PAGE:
mental health

Japan’s suicides jump 16% in COVID-19 2nd wave after fall in 1st wave – study

Reuters
Japan’s suicides jump 16% in COVID-19 2nd wave after fall in 1st wave – study

CROWD. Commuters wearing protective masks, amid the coronavirus disease (COVID-19) outbreak, make their way at Shinagawa station in Tokyo, Japan, January 8, 2021.

Photo by Kim Kyung-Hoon/Reuters

The study finds that the child suicide rate spiked 49% in the second wave, corresponding to the period after a nationwide school closure

Suicide rates in Japan have jumped in the second wave of the COVID-19 pandemic, particularly among women and children, even though they fell in the first wave when the government offered generous handouts to people, a survey found.

The July-October suicide rate rose 16% from the same period a year earlier, a stark reversal of the February-June decline of 14%, according to the study by researchers at Hong Kong University of Science and Technology and Tokyo Metropolitan Institute of Gerontology.

“Unlike normal economic circumstances, this pandemic disproportionately affects the psychological health of children, adolescents, and females (especially housewives),” the authors wrote in the study published on Friday, January 15, in the journal Nature Human Behaviour.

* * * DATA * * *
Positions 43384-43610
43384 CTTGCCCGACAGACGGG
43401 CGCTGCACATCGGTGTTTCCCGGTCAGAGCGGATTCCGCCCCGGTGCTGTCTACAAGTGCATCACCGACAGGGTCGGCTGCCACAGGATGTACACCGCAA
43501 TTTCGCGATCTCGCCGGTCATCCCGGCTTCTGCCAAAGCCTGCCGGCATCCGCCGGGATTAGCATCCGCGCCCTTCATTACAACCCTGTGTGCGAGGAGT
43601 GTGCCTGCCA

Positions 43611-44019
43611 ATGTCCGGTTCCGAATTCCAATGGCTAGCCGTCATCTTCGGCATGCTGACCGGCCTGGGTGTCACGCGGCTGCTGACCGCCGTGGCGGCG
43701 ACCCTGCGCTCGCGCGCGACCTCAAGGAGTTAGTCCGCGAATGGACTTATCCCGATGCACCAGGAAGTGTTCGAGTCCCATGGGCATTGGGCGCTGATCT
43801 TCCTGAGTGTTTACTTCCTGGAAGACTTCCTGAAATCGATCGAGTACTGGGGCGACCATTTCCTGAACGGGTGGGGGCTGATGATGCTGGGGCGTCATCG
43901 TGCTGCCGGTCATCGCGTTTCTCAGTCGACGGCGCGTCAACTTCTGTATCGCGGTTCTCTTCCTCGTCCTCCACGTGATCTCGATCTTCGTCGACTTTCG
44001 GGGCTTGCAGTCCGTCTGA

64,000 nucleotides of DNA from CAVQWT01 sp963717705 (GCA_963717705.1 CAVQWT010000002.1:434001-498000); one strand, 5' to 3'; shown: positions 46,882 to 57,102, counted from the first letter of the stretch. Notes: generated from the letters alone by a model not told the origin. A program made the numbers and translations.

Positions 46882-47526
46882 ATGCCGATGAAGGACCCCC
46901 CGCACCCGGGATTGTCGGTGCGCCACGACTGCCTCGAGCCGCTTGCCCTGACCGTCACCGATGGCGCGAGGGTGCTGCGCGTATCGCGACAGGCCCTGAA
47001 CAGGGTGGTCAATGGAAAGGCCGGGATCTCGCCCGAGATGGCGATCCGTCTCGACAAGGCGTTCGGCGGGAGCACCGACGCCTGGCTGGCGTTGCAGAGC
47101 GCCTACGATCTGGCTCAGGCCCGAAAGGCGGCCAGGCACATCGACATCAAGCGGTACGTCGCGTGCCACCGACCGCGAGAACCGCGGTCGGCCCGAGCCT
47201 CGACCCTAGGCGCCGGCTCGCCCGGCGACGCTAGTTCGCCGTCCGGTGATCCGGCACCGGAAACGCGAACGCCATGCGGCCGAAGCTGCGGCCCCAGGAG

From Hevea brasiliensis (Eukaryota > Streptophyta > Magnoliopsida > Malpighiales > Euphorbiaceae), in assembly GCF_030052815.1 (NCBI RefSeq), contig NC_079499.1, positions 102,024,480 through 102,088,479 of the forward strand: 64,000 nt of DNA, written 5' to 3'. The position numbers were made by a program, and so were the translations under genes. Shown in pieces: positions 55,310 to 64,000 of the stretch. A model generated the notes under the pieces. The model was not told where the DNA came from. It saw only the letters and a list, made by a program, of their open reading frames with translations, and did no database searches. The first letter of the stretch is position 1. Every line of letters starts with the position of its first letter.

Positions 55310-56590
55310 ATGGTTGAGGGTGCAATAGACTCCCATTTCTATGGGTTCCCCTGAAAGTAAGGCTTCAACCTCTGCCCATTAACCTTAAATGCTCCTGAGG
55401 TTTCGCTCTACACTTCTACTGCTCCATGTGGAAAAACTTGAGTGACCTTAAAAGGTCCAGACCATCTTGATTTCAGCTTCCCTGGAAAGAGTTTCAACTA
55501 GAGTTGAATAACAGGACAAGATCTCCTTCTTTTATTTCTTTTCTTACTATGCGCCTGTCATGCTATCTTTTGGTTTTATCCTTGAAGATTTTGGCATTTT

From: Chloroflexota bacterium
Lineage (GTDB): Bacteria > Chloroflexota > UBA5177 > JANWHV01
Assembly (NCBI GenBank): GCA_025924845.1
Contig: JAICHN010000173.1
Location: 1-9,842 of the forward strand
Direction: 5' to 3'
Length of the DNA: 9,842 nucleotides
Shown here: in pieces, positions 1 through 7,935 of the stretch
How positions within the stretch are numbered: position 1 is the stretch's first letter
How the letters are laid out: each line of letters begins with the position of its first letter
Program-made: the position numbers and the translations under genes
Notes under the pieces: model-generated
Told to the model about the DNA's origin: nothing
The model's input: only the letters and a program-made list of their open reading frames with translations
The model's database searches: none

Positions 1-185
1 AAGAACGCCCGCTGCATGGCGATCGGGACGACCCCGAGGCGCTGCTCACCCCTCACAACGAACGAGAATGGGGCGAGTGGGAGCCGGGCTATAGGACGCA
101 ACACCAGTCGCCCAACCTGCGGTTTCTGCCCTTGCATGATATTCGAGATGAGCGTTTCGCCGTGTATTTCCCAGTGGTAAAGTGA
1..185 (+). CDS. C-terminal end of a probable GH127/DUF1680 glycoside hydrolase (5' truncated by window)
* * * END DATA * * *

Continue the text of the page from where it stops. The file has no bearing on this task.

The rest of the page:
The early decline in suicides was affected by such factors as government subsidies, reduced working hours, and school closure, the study found.

But the decline reversed – with the suicide rate jumping 37% for women, about 5 times the increase among men – as the prolonged pandemic hurt industries where women predominate, increasing the burden on working mothers, while domestic violence increased, the report said.

The study, based on health ministry data from November 2016 to October 2020, found the child suicide rate spiked 49% in the second wave, corresponding to the period after a nationwide school closure.

Prime Minister Yoshihide Suga this month issued a COVID-19 state of emergency for Tokyo and 3 surrounding prefectures in a bid to stem the resurgence. He expanded it this week to 7 more prefectures, including Osaka and Kyoto.

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Taro Kono, administrative and regulatory reform minister, told Reuters on Thursday that while the government would consider extending the state of emergency, it “cannot kill the economy.”

“People worry about COVID-19. But a lot of people have also committed suicide because they have lost their jobs, they have lost their income, and couldn’t see the hope,” he said. “We need to strike the balance between managing COVID-19 and managing the economy.” – Rappler.com

In the Philippines, the Natasha Goulbourn Foundation has a depression and suicide prevention hotline to help those suffering from depression. The numbers to call are ‎804-4673 and ‎0917-558-4673. Globe and TM subscribers may call the toll-free number 2919. More information is available on its website.

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